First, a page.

The SA economy contracted by 0.2% quarter on quarter (q/q) in the third quarter of 2023 (Q3-23), following revised growth of 0.5% q/q in the second quarter of the year. An intensification of logistical challenges and persistent loadshedding put immense pressure on both primary and secondary sectors, which all contracted except for a very small positive contribution from utilities. The services sectors were able to grow at a modest pace despite these challenges. On the expenditure side, household spending and gross fixed capital were weak, with limited offset from an increase in public employment, which boosted government spending and considerably weaker imports. Early data for the fourth quarter of 2023 remains weak, raising the risk that SA entered a recession in the second half of the year.
The rand ended the month at R18.30/US$1. SA’s idiosyncratic problems and the turn in global risk sentiment continued to weigh on the ZAR. Offshore credit assets and certain developed market bonds have seen an improvement in valuation, making them look very attractive. The Fund has utilised a significant part of its offshore allowance to invest in these assets. When valuations are stretched, the Fund will hedge/unhedge portions of its exposure back into rands/dollars by selling/buying JSE-traded currency futures (US dollars, UK pounds, and euros). These instruments are used to adjust the Fund’s exposure synthetically, allowing it to maintain its core holdings in offshore assets.
Headline inflation slowed to 5.5% y/y in November from 5.9% y/y in October, while core inflation increased to 4.5% y/y from 4.4% y/y. Lower headline inflation was due to a cut in retail fuel prices, which was slightly offset by higher food prices. Recent survey data from the Bureau for Economic Research suggests that food prices have remained elevated, albeit off peaks, reflecting the weaker currency and a high-cost operating environment. Elsewhere, price changes remain a bit of a mixed bag: household furnishings and appliances prices fell after previous gains, alcoholic beverages and tobacco prices fell, both taking some pressure off core goods prices. However, this was partly offset by rising vehicle and recreational items prices. Core services inflation remains well-anchored, mostly because of weak rental inflation, which provides an offset to stickier prices in other core items.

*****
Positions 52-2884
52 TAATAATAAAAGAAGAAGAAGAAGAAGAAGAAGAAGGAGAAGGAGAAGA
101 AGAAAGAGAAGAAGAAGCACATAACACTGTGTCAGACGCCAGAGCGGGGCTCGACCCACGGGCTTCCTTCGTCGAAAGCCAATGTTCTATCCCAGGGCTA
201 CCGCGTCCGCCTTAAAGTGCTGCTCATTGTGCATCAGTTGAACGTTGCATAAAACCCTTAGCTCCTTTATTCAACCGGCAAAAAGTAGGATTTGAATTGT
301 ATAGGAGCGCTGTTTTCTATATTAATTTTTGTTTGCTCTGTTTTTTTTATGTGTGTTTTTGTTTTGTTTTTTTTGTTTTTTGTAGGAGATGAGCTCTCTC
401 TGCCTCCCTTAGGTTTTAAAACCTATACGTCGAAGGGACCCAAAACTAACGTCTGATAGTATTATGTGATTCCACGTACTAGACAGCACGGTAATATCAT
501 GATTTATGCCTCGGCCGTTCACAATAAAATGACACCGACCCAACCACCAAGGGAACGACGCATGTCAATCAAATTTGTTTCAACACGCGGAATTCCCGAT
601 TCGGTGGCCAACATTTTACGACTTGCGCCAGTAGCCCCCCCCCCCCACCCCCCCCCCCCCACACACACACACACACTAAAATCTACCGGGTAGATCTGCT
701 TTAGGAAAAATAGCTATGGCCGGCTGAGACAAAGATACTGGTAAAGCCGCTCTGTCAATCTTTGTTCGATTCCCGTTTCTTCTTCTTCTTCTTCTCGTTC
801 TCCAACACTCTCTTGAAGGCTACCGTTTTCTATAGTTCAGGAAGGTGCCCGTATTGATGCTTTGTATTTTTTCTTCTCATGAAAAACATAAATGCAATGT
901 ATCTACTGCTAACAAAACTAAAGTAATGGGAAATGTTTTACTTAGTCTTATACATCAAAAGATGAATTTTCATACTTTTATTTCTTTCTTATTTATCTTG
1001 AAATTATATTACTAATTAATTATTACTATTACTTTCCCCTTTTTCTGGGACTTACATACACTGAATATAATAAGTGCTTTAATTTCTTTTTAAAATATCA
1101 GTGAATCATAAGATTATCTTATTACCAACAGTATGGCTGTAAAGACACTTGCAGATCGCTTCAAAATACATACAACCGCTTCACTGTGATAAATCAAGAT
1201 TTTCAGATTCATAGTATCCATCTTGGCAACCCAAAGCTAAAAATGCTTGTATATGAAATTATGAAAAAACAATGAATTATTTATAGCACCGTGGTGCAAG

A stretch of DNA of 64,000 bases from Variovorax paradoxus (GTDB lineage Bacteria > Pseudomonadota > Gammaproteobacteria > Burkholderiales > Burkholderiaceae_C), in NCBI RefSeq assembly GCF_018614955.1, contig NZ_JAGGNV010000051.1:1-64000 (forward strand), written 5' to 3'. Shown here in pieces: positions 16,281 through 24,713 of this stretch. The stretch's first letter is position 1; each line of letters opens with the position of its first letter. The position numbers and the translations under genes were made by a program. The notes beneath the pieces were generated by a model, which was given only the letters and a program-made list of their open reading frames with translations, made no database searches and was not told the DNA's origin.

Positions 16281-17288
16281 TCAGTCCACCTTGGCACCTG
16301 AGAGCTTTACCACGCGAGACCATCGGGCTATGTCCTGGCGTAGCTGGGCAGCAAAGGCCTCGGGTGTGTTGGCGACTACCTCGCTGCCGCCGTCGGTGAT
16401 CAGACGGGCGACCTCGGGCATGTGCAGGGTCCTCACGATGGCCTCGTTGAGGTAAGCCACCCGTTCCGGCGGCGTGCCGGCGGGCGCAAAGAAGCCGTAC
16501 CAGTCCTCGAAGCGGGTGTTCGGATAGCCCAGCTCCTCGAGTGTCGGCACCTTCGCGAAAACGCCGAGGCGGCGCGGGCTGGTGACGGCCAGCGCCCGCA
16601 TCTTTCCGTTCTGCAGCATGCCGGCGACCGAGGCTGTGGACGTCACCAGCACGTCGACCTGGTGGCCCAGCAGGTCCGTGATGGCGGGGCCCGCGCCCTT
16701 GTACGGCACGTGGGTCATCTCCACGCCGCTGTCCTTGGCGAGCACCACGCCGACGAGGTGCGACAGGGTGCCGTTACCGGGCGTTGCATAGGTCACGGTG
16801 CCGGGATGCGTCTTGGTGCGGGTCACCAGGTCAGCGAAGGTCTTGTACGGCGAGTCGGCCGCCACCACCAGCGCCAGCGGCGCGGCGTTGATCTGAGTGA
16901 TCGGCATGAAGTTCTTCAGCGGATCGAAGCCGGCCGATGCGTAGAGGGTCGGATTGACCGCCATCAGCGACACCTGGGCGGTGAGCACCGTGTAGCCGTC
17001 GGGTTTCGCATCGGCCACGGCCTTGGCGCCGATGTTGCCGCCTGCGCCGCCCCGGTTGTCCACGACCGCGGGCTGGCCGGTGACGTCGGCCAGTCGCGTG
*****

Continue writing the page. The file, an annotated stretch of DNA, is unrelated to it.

At the end of December, shorter-dated fixed-rate negotiable certificates of deposit (NCDs) traded at 8.77% (3-year) and 9.30% (5-year), higher than the close at the end of the previous month. Our inflation expectations suggest that the current pricing of these instruments remains attractive due to their lower modified duration and, hence, high breakeven relative to cash. In addition, NCDs have the added benefit of being liquid, thus aligning the Fund's liquidity with the needs of its investors. The Fund continues to hold decent exposure to these instruments (fewer floating than fixed), but we will remain cautious and selective when increasing exposure.